All offense is eventually about execution. Y ou will not consistently fool or trick good defenses.  Eventually all offenses have to block and make plays.

Coach Magee used a slightly different tack in his lecture.  He gave us two lists of things the offense needs to accomplish, or make the defense do.

The first list is things the offense needs to do:

1) Create mismatches—the biggest is slots on Outside Linebackers or Safeties.

2) Get the ball to your playmakers.

3) Use Shotgun so Quarterback can see the defense.

4) Make the defense defend all skill players, including the Quarterback.

5) Keep it simple for the Offensive Line.  Confused Offensive Linemen can kill an offense faster than anything can.

6) Make the defense play in space.

The second list is what the offense does in a game:

1) Make defenses defend the entire field.  Quarterback has pre-snap and post-snap reads.

2) Always play at multiple tempos to keep the defense off balance and control their substitution patterns.

3) Make the defense prepare for a dual threat Quarterback, both run and pass.

4) EXECUTION—You want a simple, not predictable offense (most of you should love this one, LOL).

5) Execute your base plays to perfection: Reps and Reps, and more reps—get good at something!

6) It is a numbers game.

7) Create the best angles to block for both Offensive Linemen and Split Ends.

8) The final one—Find empty Grass!

The first key number is one or two safeties.  This is from my personal experience—this read is the single most important in this offense.  It tells you what Outside Linebackers and Cornerbacks are going to do.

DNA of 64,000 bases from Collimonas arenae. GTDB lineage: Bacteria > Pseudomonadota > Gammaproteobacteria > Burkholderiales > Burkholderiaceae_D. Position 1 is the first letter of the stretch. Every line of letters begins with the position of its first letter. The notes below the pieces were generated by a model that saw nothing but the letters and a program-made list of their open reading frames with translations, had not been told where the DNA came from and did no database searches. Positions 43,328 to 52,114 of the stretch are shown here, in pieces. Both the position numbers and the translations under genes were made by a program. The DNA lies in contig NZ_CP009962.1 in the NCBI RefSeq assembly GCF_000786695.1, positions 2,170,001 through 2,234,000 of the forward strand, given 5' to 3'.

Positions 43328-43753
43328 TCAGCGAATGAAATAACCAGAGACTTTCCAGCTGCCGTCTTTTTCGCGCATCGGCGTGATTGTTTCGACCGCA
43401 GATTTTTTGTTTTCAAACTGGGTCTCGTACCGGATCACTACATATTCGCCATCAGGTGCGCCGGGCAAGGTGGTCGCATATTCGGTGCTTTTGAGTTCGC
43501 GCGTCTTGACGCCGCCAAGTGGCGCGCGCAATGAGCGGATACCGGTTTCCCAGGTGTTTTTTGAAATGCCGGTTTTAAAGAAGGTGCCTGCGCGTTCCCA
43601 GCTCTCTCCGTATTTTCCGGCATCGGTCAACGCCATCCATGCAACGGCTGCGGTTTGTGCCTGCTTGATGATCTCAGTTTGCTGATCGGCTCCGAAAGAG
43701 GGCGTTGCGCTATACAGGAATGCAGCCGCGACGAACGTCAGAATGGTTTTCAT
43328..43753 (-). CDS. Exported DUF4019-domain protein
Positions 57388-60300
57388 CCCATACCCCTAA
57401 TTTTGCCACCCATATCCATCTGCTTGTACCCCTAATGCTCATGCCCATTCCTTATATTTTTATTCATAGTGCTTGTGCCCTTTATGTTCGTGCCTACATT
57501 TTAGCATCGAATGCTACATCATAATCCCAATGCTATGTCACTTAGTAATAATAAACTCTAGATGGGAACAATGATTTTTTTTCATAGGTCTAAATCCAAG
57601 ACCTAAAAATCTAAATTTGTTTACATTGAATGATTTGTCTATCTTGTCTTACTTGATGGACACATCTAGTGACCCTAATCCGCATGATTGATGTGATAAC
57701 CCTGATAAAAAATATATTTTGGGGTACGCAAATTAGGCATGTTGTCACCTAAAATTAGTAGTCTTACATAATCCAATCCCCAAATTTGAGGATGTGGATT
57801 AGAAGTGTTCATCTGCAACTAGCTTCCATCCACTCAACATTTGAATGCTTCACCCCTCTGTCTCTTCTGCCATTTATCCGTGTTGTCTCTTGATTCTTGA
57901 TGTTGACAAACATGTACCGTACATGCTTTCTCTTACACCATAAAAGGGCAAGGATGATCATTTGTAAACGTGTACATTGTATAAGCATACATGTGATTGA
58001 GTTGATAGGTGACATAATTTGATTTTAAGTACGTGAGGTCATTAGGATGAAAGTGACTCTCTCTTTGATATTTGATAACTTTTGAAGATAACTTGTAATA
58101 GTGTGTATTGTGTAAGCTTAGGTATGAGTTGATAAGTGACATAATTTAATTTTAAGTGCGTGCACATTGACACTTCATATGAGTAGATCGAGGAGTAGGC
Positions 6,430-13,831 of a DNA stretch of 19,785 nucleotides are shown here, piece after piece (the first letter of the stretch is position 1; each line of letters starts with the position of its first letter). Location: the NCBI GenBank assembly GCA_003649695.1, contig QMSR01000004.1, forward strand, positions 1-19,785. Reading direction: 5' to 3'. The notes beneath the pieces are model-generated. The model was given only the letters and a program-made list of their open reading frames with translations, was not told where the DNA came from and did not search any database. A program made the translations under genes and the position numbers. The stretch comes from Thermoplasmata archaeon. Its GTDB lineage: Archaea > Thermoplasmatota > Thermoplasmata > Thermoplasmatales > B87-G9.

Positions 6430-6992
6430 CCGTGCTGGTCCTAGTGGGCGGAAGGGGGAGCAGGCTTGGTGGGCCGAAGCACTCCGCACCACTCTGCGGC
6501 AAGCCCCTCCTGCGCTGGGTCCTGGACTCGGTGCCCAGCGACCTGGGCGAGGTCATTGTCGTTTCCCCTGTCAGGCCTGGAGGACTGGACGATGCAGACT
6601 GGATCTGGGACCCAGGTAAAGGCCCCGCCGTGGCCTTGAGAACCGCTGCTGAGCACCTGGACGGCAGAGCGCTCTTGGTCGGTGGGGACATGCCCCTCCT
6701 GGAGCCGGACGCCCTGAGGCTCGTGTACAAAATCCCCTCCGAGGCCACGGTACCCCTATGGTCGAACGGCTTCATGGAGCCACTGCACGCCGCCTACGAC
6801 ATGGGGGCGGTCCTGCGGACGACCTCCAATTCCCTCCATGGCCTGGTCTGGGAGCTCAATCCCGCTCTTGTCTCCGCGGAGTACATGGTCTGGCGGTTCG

All three Coaches—Coach Rod, Coach Magee, and Coach Frey—said Outside Linebackers are the most dangerous defenders to this offense.

The second key is how many defenders are in the box.

In zone blocking, the Outside Linebacker is almost impossible to account for.  He is free to flow to the ball.  The defense has both the Defensive End and Outside Linebacker outside of the Offensive Tackle.  If positioned correctly, he is also in position to disrupt the short passing game.

In blitz packages, he can cause an overload of one sideline.  What Defensive Coordinators have been doing lately is walking the Outside Linebacker out with slot, but splitting the difference between Slot and Offensive Tackle.

This way he can take away some of the short routes but still be effective in run defense.  This is especially true when defenses are playing cover two.  They can lineup cover or eliminate No. 2/the Slot and then have the Safety to help over top.

Offenses have adjusted to put Outside Linebackers in a bind.  What they came up with is the vertical access play.  The Slot to the side you are attacking does exactly what the name says—he heads vertical, Slot to back side, then runs a drag to area vacated by defender.

If the defender sits, you hit Slot going vertical.  If the Outside Linebacker also goes vertical with Slot, you hit the drag.  If the Safety sits over top of Slot, you either throw a hitch in front of the Cornerback, or you throw a fade over top depending where the Cornerback lines up.  This is the brainchild of Brian Kelly and the Cincinnati staff.


written by CoachBt and ErocWolverine

Thanks for stopping by http://gobluemichiganwolverine.blogspot.com/

If you have any questions please e-mail erocwolverine@gmail.com